Figure 3



  • Explorations with gestures, words, artefacts, marks, signs and symbols

  • GRAPHICACY: writing and children’s mathematical graphics

Letter or numeral-like - or exploring alphanumeric signs?
Between the ages of 3 – 4 years some children begin to represent the appearance of writing, using separate graphical signs that seem to imitate the appearance of letters or numerals.

Figure 1. Elizabeth was writing notes in the minibus, explaining ‘It says dear my friend Emma, come back soon dear Elizabeth.’ She included the first two letters of her name, with other signs that resemble letters, and captured what she knows of the conventions of communicating by letter (i.e. ‘Dear my friend Emma’ and ‘Come back soon’).

Figure 2. The early writing of children whose first language uses a different alphabet, also shows that they have captured something of the appearance of the written letters of their language (as here, in Arabic) Ayaan did when writing her name.

Children begin to explore and think about the similarities and differences between alphanumeric signs (i.e. letters of the alphabet and numerals) but this is not at all straightforward, and sometimes leads to numerals within written text, or letters in the place of numerals. These are not mistakes, but children working hard to understand the differences.

Figure 3 shows Elizabeth’s list of children in her group who had arrived that morning. She appears to have written several letter-like signs and a numeral ‘3’. There was no indication that she had counted three children.


  • Meaning making in socio-cultural contexts

  • Explorations with gestures, words, artefacts, marks, signs and symbols

  • GRAPHICACY: writing and children’s mathematical graphics

Writing and Mathematics
  • Exploring Symbols

Elizabeth’s self-initiated mathematical graphics (nursery)

Sitting next to a friend in the gazebo, both children wrote in large diaries. Elizabeth wrote a line of numerals across the top of one page, adding a box-like grid, an arrow and a flower beneath. She read her combination of ‘1’s and ‘5’s on the right-hand page as teen numbers, beginning to represent and understand two digit numbers in a pattern. Ernest (2006) argues that it is easy to underestimate the considerable achievement it is for children to learn place value and use it with confidence.

Ernest, P. (2006). A semiotic perspective of mathematical activity: the case of number. Educational Studies in Mathematics, 61(1), 67-101.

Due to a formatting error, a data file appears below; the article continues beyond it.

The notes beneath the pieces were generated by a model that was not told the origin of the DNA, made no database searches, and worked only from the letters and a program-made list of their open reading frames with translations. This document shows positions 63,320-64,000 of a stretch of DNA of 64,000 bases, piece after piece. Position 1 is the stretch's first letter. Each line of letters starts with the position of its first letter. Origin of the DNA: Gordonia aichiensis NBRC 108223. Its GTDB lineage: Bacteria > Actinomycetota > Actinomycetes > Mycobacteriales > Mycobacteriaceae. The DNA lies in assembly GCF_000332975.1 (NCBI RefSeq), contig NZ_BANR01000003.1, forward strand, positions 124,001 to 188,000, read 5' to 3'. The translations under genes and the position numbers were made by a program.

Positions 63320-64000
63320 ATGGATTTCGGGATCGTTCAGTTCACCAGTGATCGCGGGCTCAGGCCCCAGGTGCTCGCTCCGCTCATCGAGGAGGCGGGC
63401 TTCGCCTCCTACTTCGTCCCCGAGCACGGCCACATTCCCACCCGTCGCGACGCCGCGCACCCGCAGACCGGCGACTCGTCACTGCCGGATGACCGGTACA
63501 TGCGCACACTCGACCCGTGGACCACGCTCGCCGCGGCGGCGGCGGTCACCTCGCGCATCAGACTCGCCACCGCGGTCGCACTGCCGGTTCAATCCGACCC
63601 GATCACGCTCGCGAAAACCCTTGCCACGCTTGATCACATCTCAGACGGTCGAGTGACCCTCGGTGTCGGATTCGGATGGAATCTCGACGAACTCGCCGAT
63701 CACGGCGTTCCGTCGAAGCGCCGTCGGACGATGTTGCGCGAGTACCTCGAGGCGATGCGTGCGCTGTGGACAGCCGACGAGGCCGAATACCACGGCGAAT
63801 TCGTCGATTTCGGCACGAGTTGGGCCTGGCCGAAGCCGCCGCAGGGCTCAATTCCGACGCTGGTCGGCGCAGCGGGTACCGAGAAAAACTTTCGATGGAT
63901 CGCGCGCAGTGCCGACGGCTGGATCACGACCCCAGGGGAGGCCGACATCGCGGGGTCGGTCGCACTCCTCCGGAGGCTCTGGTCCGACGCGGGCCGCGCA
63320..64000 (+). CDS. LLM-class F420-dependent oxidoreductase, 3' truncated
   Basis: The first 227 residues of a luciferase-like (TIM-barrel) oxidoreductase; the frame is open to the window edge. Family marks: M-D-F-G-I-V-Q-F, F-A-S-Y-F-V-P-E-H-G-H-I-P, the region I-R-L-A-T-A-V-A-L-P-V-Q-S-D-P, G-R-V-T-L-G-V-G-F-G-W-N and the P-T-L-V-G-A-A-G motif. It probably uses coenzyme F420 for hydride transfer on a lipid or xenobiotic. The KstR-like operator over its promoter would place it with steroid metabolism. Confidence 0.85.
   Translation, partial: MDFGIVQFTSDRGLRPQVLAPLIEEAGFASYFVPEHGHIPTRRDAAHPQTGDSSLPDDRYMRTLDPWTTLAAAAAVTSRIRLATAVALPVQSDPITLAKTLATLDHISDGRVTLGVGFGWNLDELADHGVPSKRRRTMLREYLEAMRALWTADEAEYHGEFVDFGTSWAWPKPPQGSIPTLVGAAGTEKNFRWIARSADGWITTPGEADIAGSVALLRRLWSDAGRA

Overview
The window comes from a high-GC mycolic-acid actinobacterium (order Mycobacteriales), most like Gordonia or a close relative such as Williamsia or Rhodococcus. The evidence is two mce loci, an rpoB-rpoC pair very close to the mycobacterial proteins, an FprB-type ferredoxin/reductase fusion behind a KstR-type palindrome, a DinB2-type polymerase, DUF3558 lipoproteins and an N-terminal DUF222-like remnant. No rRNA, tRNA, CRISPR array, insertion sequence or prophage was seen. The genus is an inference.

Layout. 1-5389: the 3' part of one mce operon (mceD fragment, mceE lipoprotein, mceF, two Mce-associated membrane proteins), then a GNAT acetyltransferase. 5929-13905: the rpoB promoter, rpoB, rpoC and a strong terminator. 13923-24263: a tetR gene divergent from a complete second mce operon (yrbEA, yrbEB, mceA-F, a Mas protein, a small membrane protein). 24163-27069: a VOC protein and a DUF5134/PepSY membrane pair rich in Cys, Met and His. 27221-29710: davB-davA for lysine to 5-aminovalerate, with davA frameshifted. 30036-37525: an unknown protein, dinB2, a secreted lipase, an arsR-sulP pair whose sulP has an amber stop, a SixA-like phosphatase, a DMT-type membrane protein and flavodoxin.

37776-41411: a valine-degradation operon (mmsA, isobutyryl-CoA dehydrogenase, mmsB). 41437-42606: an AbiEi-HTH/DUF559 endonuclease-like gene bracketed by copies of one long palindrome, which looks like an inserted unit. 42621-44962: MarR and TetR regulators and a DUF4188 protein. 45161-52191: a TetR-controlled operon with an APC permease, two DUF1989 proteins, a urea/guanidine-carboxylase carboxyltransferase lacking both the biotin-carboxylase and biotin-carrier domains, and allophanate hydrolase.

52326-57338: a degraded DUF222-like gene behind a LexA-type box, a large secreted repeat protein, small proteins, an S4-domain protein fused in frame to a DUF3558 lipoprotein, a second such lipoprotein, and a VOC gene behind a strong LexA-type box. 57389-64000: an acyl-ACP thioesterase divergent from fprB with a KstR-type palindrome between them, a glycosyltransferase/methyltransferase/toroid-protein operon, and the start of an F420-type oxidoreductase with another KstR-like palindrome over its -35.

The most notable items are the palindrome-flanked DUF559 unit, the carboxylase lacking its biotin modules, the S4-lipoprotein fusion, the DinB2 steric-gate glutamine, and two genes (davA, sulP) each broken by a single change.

• Numerals as labels.

The Mathematics
  • Place value

Children’s graphics: Shereen (Nursery)

Valuing, understanding and assessing children’s graphics
It would be easy to assume that figure A was made by an older child (or by the same child when older) - than that shown in figure B. However, Shereen made both, figure A three months earlier that figure B, and showing the influence of the context in which they were made.

A. 8th January: child-initiated writing. B. 17th March: pretend play.

Figure A: Shereen had borrowed her teacher’s notebook to write in. She referred to the numerals in circles as ‘buttons’ (possibly relating to buttons on a calculator or computer), reading them as ‘1, 2, 3, 4’. Then writing the letters at the top of the page, read them as ‘drawing’.


  • graphicacy: writing;

  • children’s mathematical graphics: numerals as labels.

Figure B was written in the course of Shereen’s pretend play with a friend, playing shops. Shereen read her list, ‘Cheeseburger, apples, tomato. Cheese, chicken, rice, sugar, mango juice. I’m writing chocolate bar’.


  • graphicacy: writing;

  • children’s mathematical graphics: early explorations with marks, signs and symbols.

Children often use scribble-marks for writing in their pretend play, perhaps to avoid interrupting the flow of their play. At these times their marks appear to be an indication of writing rather than an attempt to write letters. Shereen used a wide range of letters of the alphabet and numerals in a range of contexts throughout the year, interspersed with scribble-marks in some play contexts.